Smurfs+ Froggers + Confetti =
Thursday, August 16th- In the center of it all in the village of Cortes de la Frontera:
We all bounded down the village streets weaving between the massive numbers of Spaniards with an unbelievable aura surrounding us. The night was illuminated with lanterns that crisscrossed above us, music that pounded throughout our body and the smells of street tapas and fair food lingering in the thickness of the nights air.
We had been planning it for weeks with our counterparts in crime, Rachael and Adam. We began the evening up outside their yurt with mojitos, burgers on the grill and banjo tunes—and then would ‘take it to the streets’ later that evening. You see, here in Spain, a festival truly doesn’t kick-off until after 9. Well—in actuality, nothing really starts happening until late into cool darkness of the night. You could walk through a Spanish village during the day and think it had been abandoned, but by nightfall- the streets are littered with children and passionate conversations. You cannot help but be entranced by this culture and their unique nighttime dynamic and rituals. ….and we were ready to jump right in—inhaling the confetti, and all.
The night began with the annual procession down the main street in the village. We cheered on as it mimicked the age old parade-like traditions of marching bands, creepy clowns and walking massive paper-mache heads. And then, we looked up in utter disbelief. I may have even blinked a few times to make sure what I was seeing was ‘for realz.’ Right before us with pop music bouncing off the razor cuts of white village roofs was a float pulled by a tractor with a dozen Spaniards dressed as Smurfs rocketing out confetti.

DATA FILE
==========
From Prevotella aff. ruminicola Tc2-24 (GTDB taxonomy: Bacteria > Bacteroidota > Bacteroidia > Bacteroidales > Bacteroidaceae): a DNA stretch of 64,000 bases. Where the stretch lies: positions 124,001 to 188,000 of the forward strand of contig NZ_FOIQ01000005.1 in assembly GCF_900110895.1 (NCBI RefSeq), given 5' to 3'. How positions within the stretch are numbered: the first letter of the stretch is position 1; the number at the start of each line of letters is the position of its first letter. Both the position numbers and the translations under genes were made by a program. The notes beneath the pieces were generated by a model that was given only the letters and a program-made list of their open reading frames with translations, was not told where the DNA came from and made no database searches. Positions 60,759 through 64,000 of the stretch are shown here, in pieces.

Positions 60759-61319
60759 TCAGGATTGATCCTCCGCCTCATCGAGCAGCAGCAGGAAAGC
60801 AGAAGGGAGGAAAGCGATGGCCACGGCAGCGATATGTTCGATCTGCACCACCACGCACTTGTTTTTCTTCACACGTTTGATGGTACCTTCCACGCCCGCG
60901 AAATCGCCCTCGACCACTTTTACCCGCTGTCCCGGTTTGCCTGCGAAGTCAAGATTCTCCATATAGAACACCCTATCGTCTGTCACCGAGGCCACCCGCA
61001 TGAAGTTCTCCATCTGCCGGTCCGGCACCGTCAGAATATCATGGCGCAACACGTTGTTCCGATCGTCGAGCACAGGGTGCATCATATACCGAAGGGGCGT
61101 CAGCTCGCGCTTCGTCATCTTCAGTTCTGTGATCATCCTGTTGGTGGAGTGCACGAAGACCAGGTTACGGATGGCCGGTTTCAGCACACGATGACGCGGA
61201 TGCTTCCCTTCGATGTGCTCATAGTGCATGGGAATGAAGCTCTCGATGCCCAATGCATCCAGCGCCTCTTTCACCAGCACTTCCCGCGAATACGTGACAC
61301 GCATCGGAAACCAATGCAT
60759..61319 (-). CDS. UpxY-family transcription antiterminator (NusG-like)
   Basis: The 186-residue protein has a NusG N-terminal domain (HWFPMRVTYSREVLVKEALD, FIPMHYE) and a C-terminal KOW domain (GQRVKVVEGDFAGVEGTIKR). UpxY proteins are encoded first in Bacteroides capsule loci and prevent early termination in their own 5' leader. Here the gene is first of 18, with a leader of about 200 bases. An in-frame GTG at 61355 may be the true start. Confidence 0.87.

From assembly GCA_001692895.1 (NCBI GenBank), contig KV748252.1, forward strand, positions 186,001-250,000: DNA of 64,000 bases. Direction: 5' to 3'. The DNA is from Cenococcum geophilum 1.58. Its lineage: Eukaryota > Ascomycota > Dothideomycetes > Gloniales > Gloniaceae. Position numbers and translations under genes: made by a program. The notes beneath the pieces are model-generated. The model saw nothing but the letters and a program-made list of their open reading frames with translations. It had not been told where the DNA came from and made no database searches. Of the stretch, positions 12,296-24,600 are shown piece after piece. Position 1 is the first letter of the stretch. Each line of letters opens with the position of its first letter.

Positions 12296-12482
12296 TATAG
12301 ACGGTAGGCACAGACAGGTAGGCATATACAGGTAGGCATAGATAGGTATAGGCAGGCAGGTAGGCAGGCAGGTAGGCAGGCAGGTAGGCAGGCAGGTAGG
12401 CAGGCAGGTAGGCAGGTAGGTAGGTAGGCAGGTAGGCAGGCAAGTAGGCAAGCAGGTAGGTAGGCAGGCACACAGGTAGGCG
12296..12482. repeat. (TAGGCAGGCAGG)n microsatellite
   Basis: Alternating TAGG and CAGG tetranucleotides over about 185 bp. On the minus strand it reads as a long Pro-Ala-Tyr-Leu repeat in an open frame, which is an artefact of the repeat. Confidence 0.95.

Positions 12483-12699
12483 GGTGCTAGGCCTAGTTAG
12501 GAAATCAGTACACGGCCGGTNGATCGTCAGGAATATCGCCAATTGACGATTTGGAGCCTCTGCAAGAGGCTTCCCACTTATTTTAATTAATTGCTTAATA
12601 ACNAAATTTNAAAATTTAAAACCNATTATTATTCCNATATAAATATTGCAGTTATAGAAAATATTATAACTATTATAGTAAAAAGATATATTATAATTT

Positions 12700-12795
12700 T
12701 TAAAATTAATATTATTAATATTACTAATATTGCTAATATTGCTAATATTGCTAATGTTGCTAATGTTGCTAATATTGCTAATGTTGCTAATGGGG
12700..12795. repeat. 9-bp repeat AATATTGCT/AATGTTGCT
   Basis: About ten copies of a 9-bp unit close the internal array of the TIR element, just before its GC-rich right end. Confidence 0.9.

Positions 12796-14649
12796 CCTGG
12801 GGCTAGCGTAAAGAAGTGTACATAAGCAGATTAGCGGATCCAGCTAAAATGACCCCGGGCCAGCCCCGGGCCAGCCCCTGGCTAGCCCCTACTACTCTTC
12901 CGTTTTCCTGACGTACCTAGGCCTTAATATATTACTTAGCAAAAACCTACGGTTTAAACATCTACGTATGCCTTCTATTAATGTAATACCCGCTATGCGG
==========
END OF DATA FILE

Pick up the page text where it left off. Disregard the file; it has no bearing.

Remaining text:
Although we had no time to ‘ponder’ as we stepped literally right ‘on the bandwagon’ and made ourselves a part of the parade. We all danced down the street behind the smurfs-in-tow demanding more confetti…. more heart thumping music…. we wanted to get ‘stuck in.’
SIDENOTE: Interestingly enough we did learn later that the part of the recent ‘SMURF MOVIE’ was actually filmed in this area. Hence their proudness of these little blue guys and their float-tasticness. The small town of Juzcar was in fact, painted entirely blue— as they were promised that everything would be painted right back to the dazzling WHITE of the Spanish villages that literally spill out from the mountainsides in Andalucía. However, it seems that the people of the village actually wanted to keep it BLUE as not only were they now known throughout the world, BUT it increased happiness. I think we all yearn for a little color in our lives. Sometimes, it can make all the difference.
As the confetti ran dry we instinctively craved more and our attention turned towards the fair rides for another adrenaline rush. We had heard about this so-called ‘FROGGER’ thrill ride and as we ran up to stand in line with our 2 euro fifty we realized we were the first to jump in it that night. Having no idea WHAT it did, we were immediately at its mercy in its big bucket seats—eyes wide and animated.
And then this happened:
Can I just note that this ride lasted for at LEAST several minutes. Have you EVER been on a ride that last this long? ….. AND ever-so close to someones balcony. Imagine? …..Only in Spain.
And if I couldn’t fall in love with Feria anymore— we found ourselves ending the night in the town square dancing no more then with ourselves and some lingering house music in the background (and a few old men that I swept up from their seats). After our whirl-wind feria winding to a close into the wee’ hours of the morning, I couldn’t imagine the night ending. In fact, Rachael, Adam and Ray literally had to tug me away….. But the memories we created that night; the laughter we shrieked out and the confetti we inhaled will last forever (its actually quite surreal coughing up little colored pieces of paper).
Plus, we got the pictures to prove it: